The rise of public administration and the discovery of petroleum and natural gas are two major events seen to have led to a litany of ignoble corrupt practices in Nigeria over the past half a century. The country has seen its wealth withered with little to show in living conditions of the average human being. Some analysts have posited about the different potential causes of flagrant and pecunious graft that exists in the country: many blame greed and ostentatious lifestyle as a potential root cause of corruption.
The same level of corruption was preponderant at Nigerian ports until 2003 when Chief Adebayo Babatunde Sarumi was appointed Managing Director of Nigerian Ports Authority (NPA).
Sarumi took up his position at the height of the port congestion in 2003 and immediately turned on his former peers. He blocked avenues of revenue leakages, sacked several top management staff, and ordered a series of probes and change in processes.
By 2006, he had completed the processes of handing over the usually inefficient terminal handling operation to private companies and cut the workforce of NPA by more than half. The rest, as they say, is history.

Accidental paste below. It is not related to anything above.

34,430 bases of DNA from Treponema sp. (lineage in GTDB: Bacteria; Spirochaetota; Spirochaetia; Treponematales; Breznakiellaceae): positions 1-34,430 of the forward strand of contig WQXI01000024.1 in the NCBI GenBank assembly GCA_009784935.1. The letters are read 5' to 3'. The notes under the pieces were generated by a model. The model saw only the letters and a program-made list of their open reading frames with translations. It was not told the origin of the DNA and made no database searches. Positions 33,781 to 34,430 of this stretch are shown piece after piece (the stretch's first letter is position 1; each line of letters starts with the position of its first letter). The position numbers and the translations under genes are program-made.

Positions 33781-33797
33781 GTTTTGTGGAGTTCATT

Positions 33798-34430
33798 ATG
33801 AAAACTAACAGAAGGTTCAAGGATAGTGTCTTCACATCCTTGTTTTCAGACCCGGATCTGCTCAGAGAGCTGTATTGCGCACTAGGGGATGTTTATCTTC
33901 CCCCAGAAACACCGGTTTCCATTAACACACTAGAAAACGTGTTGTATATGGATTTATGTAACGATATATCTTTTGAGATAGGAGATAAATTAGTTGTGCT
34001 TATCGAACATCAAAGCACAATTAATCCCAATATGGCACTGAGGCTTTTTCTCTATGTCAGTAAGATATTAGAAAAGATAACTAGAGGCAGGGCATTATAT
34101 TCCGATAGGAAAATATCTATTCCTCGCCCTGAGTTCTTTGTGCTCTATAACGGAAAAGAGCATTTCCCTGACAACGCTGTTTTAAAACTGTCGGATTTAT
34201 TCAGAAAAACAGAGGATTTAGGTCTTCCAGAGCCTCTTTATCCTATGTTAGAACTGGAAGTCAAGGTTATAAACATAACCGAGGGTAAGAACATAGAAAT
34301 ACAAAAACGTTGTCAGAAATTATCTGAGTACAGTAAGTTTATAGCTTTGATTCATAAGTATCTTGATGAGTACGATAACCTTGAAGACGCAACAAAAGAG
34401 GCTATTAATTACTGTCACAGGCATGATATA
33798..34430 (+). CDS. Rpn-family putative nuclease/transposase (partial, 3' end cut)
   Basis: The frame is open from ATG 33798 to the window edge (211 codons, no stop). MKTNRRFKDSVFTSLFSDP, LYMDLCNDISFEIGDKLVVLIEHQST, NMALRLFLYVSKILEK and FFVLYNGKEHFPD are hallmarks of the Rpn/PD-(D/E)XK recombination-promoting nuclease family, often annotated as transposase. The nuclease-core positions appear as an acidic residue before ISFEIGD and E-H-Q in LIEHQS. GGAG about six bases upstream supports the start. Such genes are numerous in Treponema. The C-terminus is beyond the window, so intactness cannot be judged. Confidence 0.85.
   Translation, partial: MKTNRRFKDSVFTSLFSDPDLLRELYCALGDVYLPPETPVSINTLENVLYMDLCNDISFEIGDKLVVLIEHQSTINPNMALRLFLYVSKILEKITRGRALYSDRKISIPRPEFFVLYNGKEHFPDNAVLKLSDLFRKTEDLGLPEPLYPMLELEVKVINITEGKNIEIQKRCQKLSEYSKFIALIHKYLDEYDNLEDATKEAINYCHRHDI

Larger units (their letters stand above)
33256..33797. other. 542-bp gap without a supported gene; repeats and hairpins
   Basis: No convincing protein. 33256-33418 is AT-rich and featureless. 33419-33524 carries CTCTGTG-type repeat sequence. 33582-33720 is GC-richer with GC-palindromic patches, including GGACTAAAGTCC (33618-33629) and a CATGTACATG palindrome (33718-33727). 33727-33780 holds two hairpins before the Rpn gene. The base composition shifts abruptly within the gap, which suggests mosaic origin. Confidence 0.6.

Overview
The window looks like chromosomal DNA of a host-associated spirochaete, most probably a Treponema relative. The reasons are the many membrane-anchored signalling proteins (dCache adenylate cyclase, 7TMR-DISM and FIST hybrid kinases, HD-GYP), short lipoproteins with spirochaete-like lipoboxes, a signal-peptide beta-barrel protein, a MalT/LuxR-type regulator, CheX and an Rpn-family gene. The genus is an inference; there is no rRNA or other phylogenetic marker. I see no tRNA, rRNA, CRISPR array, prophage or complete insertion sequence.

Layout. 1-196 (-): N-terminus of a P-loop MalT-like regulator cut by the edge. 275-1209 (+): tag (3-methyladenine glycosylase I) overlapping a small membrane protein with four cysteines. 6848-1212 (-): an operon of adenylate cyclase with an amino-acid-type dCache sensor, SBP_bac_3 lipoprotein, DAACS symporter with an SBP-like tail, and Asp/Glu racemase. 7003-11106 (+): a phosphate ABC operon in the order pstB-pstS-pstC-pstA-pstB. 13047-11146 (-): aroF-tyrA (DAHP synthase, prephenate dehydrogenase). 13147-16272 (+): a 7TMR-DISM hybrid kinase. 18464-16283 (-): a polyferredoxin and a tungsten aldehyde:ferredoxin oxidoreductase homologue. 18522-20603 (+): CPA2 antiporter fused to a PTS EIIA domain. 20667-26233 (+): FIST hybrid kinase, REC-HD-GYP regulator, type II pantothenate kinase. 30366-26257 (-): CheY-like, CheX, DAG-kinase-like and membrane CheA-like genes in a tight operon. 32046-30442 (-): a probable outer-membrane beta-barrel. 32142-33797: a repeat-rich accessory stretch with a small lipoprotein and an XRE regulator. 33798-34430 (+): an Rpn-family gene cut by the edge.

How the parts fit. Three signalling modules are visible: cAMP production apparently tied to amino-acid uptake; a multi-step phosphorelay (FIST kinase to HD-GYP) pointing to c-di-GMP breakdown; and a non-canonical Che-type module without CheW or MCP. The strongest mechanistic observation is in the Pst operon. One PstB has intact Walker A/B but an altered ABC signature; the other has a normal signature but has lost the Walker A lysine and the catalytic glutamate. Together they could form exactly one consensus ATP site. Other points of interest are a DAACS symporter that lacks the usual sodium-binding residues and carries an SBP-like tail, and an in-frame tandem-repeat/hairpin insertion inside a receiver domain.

Sarumi is an enigma and it is unfortunate that we don't recognise, or perhaps we disdain, talents like his in Nigeria. Like outgoing Ekiti State Governor, Kayode Fayemi stated last week, intellect and genius are no longer virtues in Nigeria.
I find Fayemi's words quite instructive: "I know that intellect is not supposed to be popular in our country right now. If you are an intellectual, you are an elite and an elite is what should be thrown into the dustbin not to be associated with."
Sarumi is an elite and an intellectual. He is a patriot and a genius. I am therefore proud to have played a key role in galvanising the maritime industry to celebrate his 70th birthday and the response was beyond my imagination. Dignitaries and very senior citizens like former Head of State, Chief Ernest Shonekan; Senator Munir Muse, former and present chief executives of maritime agencies and several others identified with the need to celebrate this enigma. And the turnout at the 70th birthday colloquium held at Eko Hotel is indicative of the appreciation the industry has for the port reform icon.
Had Sarumi not executed the port reform in 2006, Nigeria would have been paying dearly by now. Sarumi may not be a perfect man; nobody is a saint but he sure played his part pretty well while on the scene.